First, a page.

God loves you. And if you are a Christ follower, God is working everything out for your good and for His glory. When you slip and fall, He’ll be there to catch you. And when you are full of doubts and uncertainties, just look back at all the times He’s helped you, all the instances where He has been present in your life. If He’s ordered your steps this far, He isn’t going to stop now.

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Many times I wonder why God allows trouble to come into my life. Most of the time, that answer is impossible to know. It could be just the fact that this world is broken and bad, troubling things happen constantly. It could be that there’s something in my life that God doesn’t want and He’s allowing circumstances to reveal that truth to me. In either case, though, no matter where the trouble came from or why, there’s something I can learn from it.

I think the best example I can think of is my job situation for the last ten years. My first job was at my town library, and I loved it. And that carried on into college, where I worked at the Campus Library at Pensacola Christian College and (apparently) did well enough to merit a promotion to the Circulation Desk when I was halfway through my freshmen year (everyone else working at the desk was either a junior or a senior). After I came home and began attending Wichita State, I worked at the WSU Libraries, first as an assistant in the Dean’s Office and second (after I graduated) as a staff person at the Circulation Desk.

I enjoyed my work very much (and I simply adored the people I worked with), but it wasn’t what I wanted to do for the rest of my life. I wanted to write. And there were so many times I felt like I was helplessly spinning my wheels, doing nothing but going around in circles and never actually accomplishing anything. It was depressing and frustrating. And I was upset with myself because it felt like all my life I had worked to be able to get jobs that paid the bills but sapped all my energy from my writing.

Please don’t misunderstand me, though. I loved where I worked, and I loved the people where I worked even more, no matter if it were Haven, PCC or WSU. (There was an in-between time where I worked as a customer service rep for a tax accountant software company and calmed angry attorneys down via telephone while they cussed me out. That job I hated. But I met a really awesome lady there who I’m still friends with to this day!)

Then, God opened the door (wide open) for me to leave the world of libraries and move on to the job I have now. And, even though I struggle with learning how to deal with the amount of stress I have now, I love my job.

But I can tell you without any hesitation that if I had tried for this job when I was fresh out of college, I wouldn’t have gotten it. I didn’t have the people skills. I didn’t have the office skills. And, honestly, I didn’t have the writing skills. Even though my job(s) working at libraries didn’t utilize my writing skills, I worked on them on my own in the background. For five years, I worked jobs that had little to do with my degree, and then I got a job that uses all of it . . . but I couldn’t have gotten the job if I hadn’t had all the experience I’d gained at my other jobs.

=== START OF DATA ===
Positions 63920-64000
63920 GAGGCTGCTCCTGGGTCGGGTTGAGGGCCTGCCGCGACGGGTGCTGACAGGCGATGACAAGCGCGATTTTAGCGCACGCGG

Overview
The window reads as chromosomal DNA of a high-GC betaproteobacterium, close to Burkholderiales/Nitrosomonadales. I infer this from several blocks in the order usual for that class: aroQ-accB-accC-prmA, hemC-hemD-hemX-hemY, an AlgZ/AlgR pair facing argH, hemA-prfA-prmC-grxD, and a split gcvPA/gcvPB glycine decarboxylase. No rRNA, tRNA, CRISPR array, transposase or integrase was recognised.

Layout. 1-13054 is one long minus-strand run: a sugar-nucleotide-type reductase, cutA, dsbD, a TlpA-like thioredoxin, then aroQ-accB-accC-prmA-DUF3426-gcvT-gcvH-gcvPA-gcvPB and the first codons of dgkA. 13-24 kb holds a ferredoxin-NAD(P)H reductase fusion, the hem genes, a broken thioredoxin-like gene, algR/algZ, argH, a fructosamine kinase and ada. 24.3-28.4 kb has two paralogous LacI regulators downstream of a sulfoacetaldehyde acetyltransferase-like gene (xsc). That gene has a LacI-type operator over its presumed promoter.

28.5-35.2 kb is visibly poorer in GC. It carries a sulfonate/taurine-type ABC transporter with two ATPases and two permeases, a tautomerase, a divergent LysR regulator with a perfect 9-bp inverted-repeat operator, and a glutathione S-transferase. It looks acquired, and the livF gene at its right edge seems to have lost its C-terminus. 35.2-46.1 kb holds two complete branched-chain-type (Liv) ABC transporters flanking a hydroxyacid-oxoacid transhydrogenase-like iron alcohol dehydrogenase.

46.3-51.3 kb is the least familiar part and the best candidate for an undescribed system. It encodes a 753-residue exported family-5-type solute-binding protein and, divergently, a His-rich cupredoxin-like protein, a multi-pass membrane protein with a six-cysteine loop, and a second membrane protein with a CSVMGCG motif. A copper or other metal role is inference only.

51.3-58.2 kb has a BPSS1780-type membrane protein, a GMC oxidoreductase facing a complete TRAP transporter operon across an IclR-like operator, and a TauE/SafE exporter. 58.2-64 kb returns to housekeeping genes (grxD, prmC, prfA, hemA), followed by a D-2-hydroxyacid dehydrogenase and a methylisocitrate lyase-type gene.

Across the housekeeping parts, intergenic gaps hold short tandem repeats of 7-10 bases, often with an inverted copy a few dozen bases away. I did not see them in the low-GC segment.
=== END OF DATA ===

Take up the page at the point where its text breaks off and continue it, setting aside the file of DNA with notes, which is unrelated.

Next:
Now . . . . that’s a very long story to use as an example of what I learned through that whole situation, but it’s a true story. At the moments where I felt discouraged and frustrated, I should have remembered that God uses every circumstance in our life to teach us something, to get us ready for what’s coming, to prepare us for the road that’s ahead. Through all that, I learned that God has used every occurence in my life for the last ten years to prepare me for the job I have right now. And I can only assume that the stress that I’m encountering in my job right now is training for whatever is next for me in God’s plan for my life.

I thought of all this when I read 2 Corinthians 1:3-4 this morning.

 3 All praise to God, the Father of our Lord Jesus Christ. God is our merciful Father and the source of all comfort. 4 He comforts us in all our troubles so that we can comfort others. When they are troubled, we will be able to give them the same comfort God has given us.

God knows what He’s doing. He never makes mistakes. He always keeps His promises. So we can trust Him. And when He tells us something is for our own good, we can believe that it really is, even if it feels like it’s not fair.

That’s comfort.

Comfort is knowing that even if a circumstance or situation looks impossible God is able to work everything out perfectly. Comfort is not worrying at all, whether it’s about things we can control or things we can’t. It means letting go of what troubles us and letting God put the pieces back together.

When everything looks like it’s falling apart, take comfort from God because He already knows how to fix what’s broken.

And then, when you realize that God really does know what’s going on, use what you learned. Don’t just sit on truth like it’s something nobody needs to hear. Whatever God taught you through the experiences He allowed to take place in your life is something that everyone needs to know. That’s the other thing that I’ve learned. God teaches us lessons through life that apply to everyone we know.

I can’t tell you how many times the story of my “God-job” has encouraged other people. It makes God’s hand in my life very clear, and that’s something that everyone needs to know. And I can’t tell you how many times I have been encouraged about how God took care of someone I love, and even if their circumstances are completely different than mine, God still provided for them the same way He’s provided for me.

We live in a troubled world. Our world is broken, shattered to pieces by our own hands. Our relationships are wrecked. Our governments are hanging by a thread. Unemployment is higher than the sky. And people are sad, discouraged, and lonely.

Hey, Christians! Take comfort from God. He wants to comfort us. He doesn’t want us to worry. He doesn’t want us to be afraid. He’s got us covered. He’s going to work everything out, and when He’s done, His solution will exceed our expectations. So take comfort from that . . . . and share the love. Let the rest of the world know how God comforted you in your time of need. And maybe when the world sees that you really do need God and that He’s never let you down, they’ll understand that they need Him too.